Local Journalism Initiative Reporter
The Canadian Union of Public Employees (CUPE) Local 4963 filed a 48-hour notice of strike action on the afternoon of December 16 and plans to strike on the morning of December 21 if an agreement is not reached by then.
The move follows a strike vote on December 7, in which the 38 residential counsellor and vocational instructor members of CUPE Local 4963 at the Queens Association for Supported Living (QASL) voted overwhelmingly - 92 per cent - in favour of strike action.
QASL, which is formally named the Queens Adult Service Centre, offers a variety of residential options for individuals requiring a supportive living environment, such as community homes, and independent living support for individuals living on their own.
Vocational services offer a range of programs for adults with a variety of disabilities.
QASL has a total of 70 employees who look after 15 residents in QASL community homes and there are 40 clients involved in QASL vocational services.
If a strike does occur, all community homes operated by QASL will continue under the Nova Scotia Essential Health and Community Services Act.
Since vocational services are not covered under the Act, in the event of a labour disruption QASL's vocational and life skills training centre – Penny Lane Woodworking and Enterprises - will close.
A rally for striking workers has been planned for December 21, if an agreement has not been ratified. Union members will meet in Liverpool, at the corner of Middleton Road and Bristol, and march to the Department of Community Service on Henry Hensey Drive.
The local union members have been without a contract since 2015 and negotiations have been ongoing, but talks have come to a stalemate over pension equity between the residential counsellors and vocational instructors.
Carrie Mosher, a QASL residential counsellor and a member of the union bargaining team, described the issue as "the only sticking point.
"We have always had two different pensions with the same contribution. In 2017, the vocational instructors pension plan was changed to another one at which time there was a slight, additional contribution.
"In 2019, that contribution increased significantly and it puts us into two different pension plans, with two different significant changes in contributions."
According to a CUPE media release, QASL failed to inform and subsequently negotiate with the union prior to making the changes.
However, Treena Dexter, QASL's executive director, told LighthouseNOW in an email that, despite the union's claims, the vocational employees "were fully informed of the transfer from their previous defined benefit pension plan to the current plan. The decision to transfer did not fall on the employer, it was to be determined based on the outcome of a required vote by plan members in which QASL vocational employees participated."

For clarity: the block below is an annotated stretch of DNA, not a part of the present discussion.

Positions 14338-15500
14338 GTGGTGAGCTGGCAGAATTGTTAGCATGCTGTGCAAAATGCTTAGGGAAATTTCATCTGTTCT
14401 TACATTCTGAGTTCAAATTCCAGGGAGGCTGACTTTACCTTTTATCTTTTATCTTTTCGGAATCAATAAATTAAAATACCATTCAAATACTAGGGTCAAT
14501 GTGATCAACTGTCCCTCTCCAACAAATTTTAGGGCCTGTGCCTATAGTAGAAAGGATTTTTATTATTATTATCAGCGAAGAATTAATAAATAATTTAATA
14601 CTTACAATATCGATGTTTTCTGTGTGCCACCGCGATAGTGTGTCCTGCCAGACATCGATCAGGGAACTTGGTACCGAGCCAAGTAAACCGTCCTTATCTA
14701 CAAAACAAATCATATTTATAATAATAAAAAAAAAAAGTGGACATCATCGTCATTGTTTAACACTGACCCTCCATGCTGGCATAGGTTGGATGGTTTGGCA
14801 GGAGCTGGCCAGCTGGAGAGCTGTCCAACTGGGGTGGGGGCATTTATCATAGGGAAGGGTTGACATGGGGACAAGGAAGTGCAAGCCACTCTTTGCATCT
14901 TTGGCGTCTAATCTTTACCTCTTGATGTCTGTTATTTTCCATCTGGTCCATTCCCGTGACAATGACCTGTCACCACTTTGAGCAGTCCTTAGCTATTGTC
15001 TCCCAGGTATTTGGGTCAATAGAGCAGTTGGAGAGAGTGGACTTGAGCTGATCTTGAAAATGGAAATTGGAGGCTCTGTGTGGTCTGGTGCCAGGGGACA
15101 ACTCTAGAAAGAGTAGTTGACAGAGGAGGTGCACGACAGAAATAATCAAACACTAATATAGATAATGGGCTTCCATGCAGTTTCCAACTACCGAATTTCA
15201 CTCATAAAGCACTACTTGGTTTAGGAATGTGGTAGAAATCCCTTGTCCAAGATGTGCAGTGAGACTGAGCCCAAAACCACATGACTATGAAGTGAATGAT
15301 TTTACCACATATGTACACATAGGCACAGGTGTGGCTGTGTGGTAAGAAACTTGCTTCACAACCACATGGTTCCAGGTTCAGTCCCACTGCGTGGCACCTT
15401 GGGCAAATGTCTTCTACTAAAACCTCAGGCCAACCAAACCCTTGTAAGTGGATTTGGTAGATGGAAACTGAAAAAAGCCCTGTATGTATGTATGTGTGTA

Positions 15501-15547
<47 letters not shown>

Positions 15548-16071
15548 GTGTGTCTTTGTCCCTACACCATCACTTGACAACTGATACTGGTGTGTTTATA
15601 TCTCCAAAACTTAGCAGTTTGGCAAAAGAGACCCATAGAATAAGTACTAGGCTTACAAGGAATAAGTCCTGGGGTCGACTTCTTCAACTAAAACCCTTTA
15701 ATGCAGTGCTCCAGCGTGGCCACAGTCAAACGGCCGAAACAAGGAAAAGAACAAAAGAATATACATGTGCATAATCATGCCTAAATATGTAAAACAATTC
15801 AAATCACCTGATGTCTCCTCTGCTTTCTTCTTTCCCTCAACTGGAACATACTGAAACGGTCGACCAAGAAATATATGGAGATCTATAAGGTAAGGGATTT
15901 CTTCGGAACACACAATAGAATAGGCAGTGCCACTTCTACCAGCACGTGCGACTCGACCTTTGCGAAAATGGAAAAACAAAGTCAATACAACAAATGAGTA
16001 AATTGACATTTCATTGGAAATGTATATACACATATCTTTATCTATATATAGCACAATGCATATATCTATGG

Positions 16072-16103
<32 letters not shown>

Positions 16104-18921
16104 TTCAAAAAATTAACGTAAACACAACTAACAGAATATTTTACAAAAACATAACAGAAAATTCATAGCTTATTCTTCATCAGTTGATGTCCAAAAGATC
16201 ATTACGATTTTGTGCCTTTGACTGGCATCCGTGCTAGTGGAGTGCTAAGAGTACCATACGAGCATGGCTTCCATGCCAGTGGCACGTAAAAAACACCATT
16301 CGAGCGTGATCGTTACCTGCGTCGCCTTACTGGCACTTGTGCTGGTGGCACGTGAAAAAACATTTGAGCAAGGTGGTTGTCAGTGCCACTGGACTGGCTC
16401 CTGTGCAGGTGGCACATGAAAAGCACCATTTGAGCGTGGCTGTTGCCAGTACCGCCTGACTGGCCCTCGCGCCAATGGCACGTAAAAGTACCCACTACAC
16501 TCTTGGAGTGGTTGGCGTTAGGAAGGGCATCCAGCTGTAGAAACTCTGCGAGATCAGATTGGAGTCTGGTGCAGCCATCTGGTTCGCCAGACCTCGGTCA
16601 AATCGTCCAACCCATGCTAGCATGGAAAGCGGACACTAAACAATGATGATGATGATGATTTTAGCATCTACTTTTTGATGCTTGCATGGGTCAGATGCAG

Dexter advised on social media that QASL's board of directors acknowledges "the tremendous impact this may have on individuals and families supported by QASL and will continue to work for a reasonable solution to the dispute. The employer is committed to maintaining the quality of care and service required for the residents supported by QASL and to return to providing vocational services should these services be disrupted."
Dexter added, however, that while the employees are valued QASL receives its funding from the provincial Department of Community Services and must operate within its funding guidelines and fiscal mandate.
Mark Furey, Nova Scotia's minister of labour relations, acknowledged in an email to LighthouseNOW that QASL delivers an important service to the local community.
"We value the contributions employees make and we don't want to see that disrupted. The pension differences between these employee groups are long-standing and have always been recognized and accepted.
"Queens Association for Supportive Living is in line with agreements with employers and other unions in the sector with similar pension plans," said the minister.
According to Mosher, the union members simply want to get equal contributions for all of the union members.
"We are not looking for past lost contributions which are high in numbers, we are looking to move forward from this day on," she said.